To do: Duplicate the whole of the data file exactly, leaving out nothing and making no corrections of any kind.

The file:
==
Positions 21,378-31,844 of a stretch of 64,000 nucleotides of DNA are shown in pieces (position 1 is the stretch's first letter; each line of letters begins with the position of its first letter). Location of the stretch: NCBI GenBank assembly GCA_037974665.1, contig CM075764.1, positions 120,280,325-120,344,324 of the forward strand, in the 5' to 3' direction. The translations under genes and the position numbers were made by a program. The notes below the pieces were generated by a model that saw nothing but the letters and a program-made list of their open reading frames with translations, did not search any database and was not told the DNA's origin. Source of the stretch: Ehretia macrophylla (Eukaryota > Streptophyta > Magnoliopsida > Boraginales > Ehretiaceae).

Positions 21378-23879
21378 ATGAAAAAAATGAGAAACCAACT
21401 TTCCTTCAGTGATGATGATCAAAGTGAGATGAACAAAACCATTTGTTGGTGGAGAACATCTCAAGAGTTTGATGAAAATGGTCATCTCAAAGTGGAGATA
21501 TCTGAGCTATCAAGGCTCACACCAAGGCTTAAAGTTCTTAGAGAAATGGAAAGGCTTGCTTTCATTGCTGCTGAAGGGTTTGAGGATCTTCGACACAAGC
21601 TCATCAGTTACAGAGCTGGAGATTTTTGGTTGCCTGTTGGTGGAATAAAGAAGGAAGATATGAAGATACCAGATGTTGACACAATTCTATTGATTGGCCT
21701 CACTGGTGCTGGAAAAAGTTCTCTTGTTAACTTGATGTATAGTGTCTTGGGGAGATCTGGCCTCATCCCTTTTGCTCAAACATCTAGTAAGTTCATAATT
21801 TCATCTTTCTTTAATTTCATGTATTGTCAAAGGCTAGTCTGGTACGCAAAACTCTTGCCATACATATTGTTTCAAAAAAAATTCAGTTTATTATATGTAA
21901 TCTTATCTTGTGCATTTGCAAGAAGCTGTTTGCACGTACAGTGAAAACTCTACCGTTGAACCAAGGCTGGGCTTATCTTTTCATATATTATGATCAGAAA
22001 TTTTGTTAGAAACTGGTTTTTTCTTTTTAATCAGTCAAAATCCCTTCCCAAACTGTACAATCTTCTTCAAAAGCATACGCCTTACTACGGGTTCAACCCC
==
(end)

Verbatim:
Positions 21,378-31,844 of a stretch of 64,000 nucleotides of DNA are shown in pieces (position 1 is the stretch's first letter; each line of letters begins with the position of its first letter). Location of the stretch: NCBI GenBank assembly GCA_037974665.1, contig CM075764.1, positions 120,280,325-120,344,324 of the forward strand, in the 5' to 3' direction. The translations under genes and the position numbers were made by a program. The notes below the pieces were generated by a model that saw nothing but the letters and a program-made list of their open reading frames with translations, did not search any database and was not told the DNA's origin. Source of the stretch: Ehretia macrophylla (Eukaryota > Streptophyta > Magnoliopsida > Boraginales > Ehretiaceae).

Positions 21378-23879
21378 ATGAAAAAAATGAGAAACCAACT
21401 TTCCTTCAGTGATGATGATCAAAGTGAGATGAACAAAACCATTTGTTGGTGGAGAACATCTCAAGAGTTTGATGAAAATGGTCATCTCAAAGTGGAGATA
21501 TCTGAGCTATCAAGGCTCACACCAAGGCTTAAAGTTCTTAGAGAAATGGAAAGGCTTGCTTTCATTGCTGCTGAAGGGTTTGAGGATCTTCGACACAAGC
21601 TCATCAGTTACAGAGCTGGAGATTTTTGGTTGCCTGTTGGTGGAATAAAGAAGGAAGATATGAAGATACCAGATGTTGACACAATTCTATTGATTGGCCT
21701 CACTGGTGCTGGAAAAAGTTCTCTTGTTAACTTGATGTATAGTGTCTTGGGGAGATCTGGCCTCATCCCTTTTGCTCAAACATCTAGTAAGTTCATAATT
21801 TCATCTTTCTTTAATTTCATGTATTGTCAAAGGCTAGTCTGGTACGCAAAACTCTTGCCATACATATTGTTTCAAAAAAAATTCAGTTTATTATATGTAA
21901 TCTTATCTTGTGCATTTGCAAGAAGCTGTTTGCACGTACAGTGAAAACTCTACCGTTGAACCAAGGCTGGGCTTATCTTTTCATATATTATGATCAGAAA
22001 TTTTGTTAGAAACTGGTTTTTTCTTTTTAATCAGTCAAAATCCCTTCCCAAACTGTACAATCTTCTTCAAAAGCATACGCCTTACTACGGGTTCAACCCC